3 embroidery artists weave NFT charity drop to assist victims of human trafficking
Three embroidery artists — Russia’s Katerina Marchenko, Brazil’s Aline Brant and Ninni Luhtasaari of Finland — introduced Thursday that they are going to be auctioning their nonfungible token (NFT) artwork items to help Hope for the Future (HFTF), a registered charity based mostly in Austria. Proceeds from the public sale will assist victims of human trafficking discover entry-level work positions after their harrowing experiences.
The NFT sale will happen on Orica between Dec. 27–30, with each bit having a flooring worth of $500. The public sale’s purpose is to lift $10,000 for the employment program.
“Even when one offers survivors the possibility to get out, they are mostly very traumatized by their experiences, they have little knowledge of the local language, and they must first become integrated step-by-step into normal life,” mentioned Hope For the Future founder Andrea Staudenherz, including:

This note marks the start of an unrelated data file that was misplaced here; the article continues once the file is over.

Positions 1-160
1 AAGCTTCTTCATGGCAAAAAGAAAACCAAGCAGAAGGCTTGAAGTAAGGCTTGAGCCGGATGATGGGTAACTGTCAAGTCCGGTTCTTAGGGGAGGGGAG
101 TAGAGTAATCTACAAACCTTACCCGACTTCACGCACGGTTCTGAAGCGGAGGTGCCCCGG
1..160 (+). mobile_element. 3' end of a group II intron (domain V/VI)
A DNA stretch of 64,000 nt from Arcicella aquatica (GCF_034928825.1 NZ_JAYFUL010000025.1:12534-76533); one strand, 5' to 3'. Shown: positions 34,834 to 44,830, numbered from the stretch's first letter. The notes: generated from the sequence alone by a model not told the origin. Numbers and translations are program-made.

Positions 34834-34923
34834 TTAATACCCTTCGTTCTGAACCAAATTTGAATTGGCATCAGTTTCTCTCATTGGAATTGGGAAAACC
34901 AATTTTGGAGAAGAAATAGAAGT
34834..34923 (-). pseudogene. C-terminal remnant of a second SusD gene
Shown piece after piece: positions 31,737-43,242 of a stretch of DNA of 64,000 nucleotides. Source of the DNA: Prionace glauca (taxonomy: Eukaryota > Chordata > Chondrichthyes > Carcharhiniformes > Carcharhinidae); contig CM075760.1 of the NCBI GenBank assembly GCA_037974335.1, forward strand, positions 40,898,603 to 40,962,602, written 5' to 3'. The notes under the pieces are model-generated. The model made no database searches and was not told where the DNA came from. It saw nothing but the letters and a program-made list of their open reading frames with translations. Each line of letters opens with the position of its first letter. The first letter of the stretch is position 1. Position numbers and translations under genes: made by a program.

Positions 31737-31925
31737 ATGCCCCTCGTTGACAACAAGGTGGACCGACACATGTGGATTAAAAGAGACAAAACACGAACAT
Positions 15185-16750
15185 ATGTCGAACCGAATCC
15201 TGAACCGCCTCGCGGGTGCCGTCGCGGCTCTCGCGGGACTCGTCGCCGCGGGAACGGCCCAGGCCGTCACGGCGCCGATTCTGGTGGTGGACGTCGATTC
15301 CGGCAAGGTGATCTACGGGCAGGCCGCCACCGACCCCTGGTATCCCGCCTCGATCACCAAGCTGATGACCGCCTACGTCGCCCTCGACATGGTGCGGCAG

“Incredibly, these renowned embroidery artists can now support our charity’s work via Orica at different sides of the world. These NFTs are giving us the hope that we could fund five days a week of training in 2022. Our current budget only stretches to four.”
Marchenko, who has over 400,000 followers on Instagram, added: “I’d followed this year’s excitement about NFTs but needed a reason bigger than being in it for the money. When Orica told me about Hope for the Future’s campaign, it became that bigger reason for me. I’m excited to auction my artwork for such an important cause.”
The intersection between philanthropic ventures and NFTs has been developing rapidly this year. In one example, Orica partnered with registered Austrian charity Bbanga Project and German digital artist Mellowmann to host an NFT drop, with proceeds going to the construction of a school in Uganda. In the United States, the Internal Revenue Service permits good Samaritans to write off their crypto or NFT proceed donations against their ordinary income, thereby saving ample tax dollars while simultaneously donating to good causes.